This was our piano. Set to our tune.
Our piano with a broken sound board made me think about marriage. You can see where this is going. But let’s walk the road anyhow.
We work with so many couples, beautiful couples, that bring their own whole uniquely-tuned versions of themselves into marriage. We come into marriage with the belief that we are set to our own tunes, and these are the tunes we are meant to be played at. But the move, it can change us. It can break us, a little. The first year of marriage is not easy, my friends. It is not easy, and we do not say this enough.
Moving into the first year of marriage is the point at which you realize that you must play along with another instrument. We think we know how to do this and we always believe we will do it well. There is nothing wrong with this. But taking two instruments that have been living in their own tune for so many years, and expecting them to play so beautifully together, so immediately… it can set us up for disappointment.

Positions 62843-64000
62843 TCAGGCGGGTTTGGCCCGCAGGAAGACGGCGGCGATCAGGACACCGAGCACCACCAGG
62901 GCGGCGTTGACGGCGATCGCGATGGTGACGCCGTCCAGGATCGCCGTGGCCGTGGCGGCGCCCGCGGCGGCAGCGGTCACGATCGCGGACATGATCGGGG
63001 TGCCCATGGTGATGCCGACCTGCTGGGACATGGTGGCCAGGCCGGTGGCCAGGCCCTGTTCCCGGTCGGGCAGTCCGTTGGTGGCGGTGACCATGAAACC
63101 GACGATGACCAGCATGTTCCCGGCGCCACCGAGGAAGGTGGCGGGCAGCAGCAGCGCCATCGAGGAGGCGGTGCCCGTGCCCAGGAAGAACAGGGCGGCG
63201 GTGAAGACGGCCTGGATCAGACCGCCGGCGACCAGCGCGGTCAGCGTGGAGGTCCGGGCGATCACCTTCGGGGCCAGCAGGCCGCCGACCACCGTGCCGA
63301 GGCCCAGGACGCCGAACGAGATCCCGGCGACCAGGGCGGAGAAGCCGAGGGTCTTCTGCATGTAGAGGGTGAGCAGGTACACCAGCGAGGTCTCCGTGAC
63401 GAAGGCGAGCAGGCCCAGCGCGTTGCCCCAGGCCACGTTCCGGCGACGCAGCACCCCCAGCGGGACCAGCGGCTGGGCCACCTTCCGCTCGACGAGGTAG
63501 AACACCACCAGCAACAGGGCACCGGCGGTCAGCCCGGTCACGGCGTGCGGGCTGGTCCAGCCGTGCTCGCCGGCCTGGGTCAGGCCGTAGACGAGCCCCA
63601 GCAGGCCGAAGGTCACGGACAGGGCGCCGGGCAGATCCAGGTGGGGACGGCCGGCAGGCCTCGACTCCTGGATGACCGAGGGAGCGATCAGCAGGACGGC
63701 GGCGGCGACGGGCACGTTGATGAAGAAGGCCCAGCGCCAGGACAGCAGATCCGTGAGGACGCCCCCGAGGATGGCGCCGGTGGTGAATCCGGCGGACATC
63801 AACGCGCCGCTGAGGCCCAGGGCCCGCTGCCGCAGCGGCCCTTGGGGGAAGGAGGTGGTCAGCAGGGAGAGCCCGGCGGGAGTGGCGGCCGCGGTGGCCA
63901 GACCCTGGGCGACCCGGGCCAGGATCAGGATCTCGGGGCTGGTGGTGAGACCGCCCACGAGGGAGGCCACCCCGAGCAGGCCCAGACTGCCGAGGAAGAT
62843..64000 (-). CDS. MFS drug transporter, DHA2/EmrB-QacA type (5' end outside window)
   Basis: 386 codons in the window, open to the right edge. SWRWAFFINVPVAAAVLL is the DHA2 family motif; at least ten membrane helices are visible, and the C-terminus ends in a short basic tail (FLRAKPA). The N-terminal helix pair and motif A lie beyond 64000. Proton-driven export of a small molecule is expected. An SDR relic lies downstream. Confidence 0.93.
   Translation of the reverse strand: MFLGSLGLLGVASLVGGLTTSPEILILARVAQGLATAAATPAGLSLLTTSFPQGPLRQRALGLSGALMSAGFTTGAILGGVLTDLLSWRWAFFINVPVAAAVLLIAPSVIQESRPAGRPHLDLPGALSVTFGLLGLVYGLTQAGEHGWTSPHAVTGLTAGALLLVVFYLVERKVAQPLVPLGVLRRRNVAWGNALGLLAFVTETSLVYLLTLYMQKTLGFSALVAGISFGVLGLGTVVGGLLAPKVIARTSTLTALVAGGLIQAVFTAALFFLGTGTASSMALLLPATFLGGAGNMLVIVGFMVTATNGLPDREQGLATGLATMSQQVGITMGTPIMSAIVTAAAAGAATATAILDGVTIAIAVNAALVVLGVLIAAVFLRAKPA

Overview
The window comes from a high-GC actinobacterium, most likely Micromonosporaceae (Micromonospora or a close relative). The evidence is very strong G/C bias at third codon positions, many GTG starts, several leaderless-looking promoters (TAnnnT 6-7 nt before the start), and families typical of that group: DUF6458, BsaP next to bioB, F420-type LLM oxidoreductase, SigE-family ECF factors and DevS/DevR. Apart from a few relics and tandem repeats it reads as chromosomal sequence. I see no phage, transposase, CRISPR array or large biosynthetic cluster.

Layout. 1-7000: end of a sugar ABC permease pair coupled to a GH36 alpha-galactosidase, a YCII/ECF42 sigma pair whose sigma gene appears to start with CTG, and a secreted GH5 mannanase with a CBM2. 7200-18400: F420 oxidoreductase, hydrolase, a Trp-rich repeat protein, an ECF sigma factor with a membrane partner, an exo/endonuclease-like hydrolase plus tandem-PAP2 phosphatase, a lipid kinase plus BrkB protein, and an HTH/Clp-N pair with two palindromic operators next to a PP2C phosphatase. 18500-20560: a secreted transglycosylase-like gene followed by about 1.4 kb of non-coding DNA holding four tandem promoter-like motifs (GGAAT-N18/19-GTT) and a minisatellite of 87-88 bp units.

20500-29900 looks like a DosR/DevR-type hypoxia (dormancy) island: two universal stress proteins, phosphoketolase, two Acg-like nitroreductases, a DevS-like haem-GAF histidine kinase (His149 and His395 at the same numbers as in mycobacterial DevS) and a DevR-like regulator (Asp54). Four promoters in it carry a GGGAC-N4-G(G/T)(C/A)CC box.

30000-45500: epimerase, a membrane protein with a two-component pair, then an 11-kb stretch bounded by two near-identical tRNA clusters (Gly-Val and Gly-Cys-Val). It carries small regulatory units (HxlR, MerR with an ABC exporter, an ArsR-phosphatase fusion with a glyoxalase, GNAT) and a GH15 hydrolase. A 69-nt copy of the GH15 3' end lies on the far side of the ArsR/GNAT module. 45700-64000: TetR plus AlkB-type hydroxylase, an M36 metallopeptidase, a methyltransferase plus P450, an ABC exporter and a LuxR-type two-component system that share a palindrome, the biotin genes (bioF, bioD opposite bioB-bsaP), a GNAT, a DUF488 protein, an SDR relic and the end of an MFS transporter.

Please don’t get me wrong. I am for marriage. Our entire mission statement is that we believe in marriage. Because of that, we aren’t going to tell you that marriage is easy. Beautiful, yes, immensely. But not easy. We have been married for a short seven years and we can tell you that marriage is a constant tuning and re-tuning into each other, and that the breaking in the move deeper into marriage and deeper into each other can make us better for it but. It wears us in to our own version of our own song, one that isn’t meant to be played by any other instruments, and it’s beautiful because it’s our tune. It cost something and it means something because of it.